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Weaker, poorer and less safe—how the coming battle between the US and China could damage Britain and Europe

The row over Huawei is just the beginning. And neither Britain nor Europe has a strategy yet

By Simon Fraser  

Imaginechina/SIPA USA/PA Images25% on $250 billion a year of Chinese imports. The Dow Jones Industrial Average plunged 200 points following the news, erasing a gain of 300 points earlier in the day. China didn't immediately respond to Trump's tweet, which he concluded by writing, "We look forward to continuing our positive dialogue with China." (Photo by Da qing - Imaginechina/Sipa USA)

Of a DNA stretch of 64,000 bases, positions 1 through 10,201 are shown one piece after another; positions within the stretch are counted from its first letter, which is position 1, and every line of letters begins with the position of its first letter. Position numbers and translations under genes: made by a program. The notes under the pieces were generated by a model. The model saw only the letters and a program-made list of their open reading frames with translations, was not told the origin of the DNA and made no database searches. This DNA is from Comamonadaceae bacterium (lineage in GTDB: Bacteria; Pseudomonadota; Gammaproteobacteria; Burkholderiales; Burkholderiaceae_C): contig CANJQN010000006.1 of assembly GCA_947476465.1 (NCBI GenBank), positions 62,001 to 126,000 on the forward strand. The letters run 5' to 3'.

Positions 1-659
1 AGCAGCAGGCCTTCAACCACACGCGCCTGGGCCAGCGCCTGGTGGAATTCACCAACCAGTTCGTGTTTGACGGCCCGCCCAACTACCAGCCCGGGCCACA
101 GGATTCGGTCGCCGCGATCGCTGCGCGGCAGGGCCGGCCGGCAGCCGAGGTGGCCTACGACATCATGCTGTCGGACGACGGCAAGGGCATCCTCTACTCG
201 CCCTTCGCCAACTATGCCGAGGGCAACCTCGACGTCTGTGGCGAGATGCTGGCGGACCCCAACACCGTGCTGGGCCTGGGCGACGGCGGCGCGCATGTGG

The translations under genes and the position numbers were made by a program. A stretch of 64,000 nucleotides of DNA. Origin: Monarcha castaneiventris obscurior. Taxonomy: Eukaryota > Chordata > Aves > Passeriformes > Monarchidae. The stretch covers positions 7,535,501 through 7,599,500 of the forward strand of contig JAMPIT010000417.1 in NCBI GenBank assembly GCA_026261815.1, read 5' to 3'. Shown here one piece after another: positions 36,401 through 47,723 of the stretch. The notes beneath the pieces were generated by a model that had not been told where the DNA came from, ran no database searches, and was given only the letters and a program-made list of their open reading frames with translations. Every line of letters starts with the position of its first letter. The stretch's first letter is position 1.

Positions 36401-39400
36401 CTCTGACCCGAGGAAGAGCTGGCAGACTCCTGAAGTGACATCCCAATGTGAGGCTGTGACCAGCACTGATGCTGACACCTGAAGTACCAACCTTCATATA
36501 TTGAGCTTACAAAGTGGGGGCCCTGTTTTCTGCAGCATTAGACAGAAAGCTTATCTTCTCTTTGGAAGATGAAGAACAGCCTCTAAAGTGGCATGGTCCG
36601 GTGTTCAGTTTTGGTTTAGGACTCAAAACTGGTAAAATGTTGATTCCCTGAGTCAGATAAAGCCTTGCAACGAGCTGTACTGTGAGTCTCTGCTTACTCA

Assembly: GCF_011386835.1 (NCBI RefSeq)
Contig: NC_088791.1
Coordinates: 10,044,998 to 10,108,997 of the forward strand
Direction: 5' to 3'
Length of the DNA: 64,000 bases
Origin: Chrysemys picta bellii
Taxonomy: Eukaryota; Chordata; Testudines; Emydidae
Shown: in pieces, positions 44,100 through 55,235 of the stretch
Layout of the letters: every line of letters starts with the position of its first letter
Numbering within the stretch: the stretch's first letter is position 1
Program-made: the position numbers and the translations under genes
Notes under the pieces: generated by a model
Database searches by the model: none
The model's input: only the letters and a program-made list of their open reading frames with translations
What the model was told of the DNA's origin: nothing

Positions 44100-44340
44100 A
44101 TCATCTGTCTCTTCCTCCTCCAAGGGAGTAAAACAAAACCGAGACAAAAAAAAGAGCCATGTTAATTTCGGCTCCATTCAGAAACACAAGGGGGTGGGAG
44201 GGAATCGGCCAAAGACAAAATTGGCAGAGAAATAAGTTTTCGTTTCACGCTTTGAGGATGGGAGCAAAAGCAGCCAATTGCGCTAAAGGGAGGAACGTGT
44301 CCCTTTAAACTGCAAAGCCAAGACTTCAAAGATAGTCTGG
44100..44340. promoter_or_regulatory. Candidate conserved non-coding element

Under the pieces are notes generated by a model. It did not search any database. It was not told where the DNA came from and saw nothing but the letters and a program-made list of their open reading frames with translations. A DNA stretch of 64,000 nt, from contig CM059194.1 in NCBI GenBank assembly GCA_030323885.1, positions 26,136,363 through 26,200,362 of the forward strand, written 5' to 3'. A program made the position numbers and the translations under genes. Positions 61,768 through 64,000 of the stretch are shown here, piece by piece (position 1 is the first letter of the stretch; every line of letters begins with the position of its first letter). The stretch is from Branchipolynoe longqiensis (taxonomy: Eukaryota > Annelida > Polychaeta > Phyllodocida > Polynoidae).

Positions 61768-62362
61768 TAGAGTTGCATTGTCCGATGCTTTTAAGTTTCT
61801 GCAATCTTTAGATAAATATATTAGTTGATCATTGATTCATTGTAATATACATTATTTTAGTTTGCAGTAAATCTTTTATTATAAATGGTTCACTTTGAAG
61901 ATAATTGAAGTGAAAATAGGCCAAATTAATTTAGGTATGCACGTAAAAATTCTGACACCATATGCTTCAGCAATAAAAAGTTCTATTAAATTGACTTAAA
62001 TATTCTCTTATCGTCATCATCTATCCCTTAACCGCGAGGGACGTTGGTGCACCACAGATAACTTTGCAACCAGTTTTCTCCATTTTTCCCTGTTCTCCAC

After three decades of American dominance, we are on the brink of a return of two-power geopolitics—a competition between an America led by the simplistic populist nationalism of Donald Trump and a China that has become steadily more assertive as its economic and political power has grown. Confrontation over markets, power, ideas and systems is inevitable; the challenge will be whether conflict can be avoided, and a form of steady equilibrium…

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